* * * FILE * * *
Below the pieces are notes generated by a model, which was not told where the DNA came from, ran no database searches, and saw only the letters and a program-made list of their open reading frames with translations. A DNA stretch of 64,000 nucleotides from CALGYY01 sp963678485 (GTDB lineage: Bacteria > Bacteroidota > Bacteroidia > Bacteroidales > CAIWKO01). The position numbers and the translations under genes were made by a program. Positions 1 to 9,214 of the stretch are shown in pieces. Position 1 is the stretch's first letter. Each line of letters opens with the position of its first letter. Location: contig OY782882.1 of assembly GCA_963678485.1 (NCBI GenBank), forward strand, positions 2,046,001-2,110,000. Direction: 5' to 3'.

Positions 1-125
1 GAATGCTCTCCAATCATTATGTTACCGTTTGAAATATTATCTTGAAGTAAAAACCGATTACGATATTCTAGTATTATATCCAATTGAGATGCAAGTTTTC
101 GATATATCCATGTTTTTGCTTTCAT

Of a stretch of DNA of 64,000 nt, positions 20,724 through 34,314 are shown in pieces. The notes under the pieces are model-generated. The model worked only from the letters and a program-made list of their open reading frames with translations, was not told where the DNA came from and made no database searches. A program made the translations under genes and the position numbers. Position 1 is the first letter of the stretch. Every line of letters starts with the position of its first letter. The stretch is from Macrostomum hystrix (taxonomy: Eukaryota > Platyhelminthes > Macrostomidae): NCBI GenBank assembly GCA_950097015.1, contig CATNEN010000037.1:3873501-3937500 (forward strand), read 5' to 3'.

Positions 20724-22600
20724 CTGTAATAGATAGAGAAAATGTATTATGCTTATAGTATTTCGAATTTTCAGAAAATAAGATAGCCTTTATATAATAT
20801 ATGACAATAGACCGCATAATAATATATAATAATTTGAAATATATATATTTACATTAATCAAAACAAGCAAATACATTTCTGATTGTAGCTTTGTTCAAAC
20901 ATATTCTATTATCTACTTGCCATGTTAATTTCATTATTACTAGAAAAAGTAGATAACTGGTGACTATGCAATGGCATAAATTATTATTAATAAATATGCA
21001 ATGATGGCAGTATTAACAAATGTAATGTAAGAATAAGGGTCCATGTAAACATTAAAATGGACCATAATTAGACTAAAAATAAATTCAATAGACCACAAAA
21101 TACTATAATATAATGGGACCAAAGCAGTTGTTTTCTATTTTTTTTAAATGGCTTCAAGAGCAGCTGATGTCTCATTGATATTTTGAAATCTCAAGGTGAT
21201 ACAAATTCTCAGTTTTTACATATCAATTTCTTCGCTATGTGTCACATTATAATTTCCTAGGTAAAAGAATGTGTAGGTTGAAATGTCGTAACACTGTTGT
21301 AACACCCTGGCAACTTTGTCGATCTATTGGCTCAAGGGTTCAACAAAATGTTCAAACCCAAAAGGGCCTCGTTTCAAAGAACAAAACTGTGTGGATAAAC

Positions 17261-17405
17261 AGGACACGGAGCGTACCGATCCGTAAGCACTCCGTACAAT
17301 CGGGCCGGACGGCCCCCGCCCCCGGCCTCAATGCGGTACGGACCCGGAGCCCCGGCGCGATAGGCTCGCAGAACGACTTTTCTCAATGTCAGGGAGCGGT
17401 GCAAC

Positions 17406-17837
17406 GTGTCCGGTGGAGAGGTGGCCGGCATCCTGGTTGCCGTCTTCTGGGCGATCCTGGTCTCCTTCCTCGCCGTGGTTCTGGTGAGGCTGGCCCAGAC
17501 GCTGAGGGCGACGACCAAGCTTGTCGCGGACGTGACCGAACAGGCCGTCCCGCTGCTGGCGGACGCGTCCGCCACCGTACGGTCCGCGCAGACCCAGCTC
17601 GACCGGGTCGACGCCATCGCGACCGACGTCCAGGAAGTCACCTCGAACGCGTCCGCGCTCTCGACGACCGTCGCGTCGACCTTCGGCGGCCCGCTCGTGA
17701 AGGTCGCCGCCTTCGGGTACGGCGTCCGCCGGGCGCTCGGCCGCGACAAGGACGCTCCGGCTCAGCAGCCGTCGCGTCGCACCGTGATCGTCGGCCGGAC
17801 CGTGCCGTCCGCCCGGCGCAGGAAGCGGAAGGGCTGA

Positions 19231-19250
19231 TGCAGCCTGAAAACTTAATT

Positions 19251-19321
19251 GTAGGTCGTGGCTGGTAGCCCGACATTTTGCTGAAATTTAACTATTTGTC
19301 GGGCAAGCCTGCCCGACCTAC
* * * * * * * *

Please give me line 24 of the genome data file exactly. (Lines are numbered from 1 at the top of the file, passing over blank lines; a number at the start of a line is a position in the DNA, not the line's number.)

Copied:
Positions 19231-19250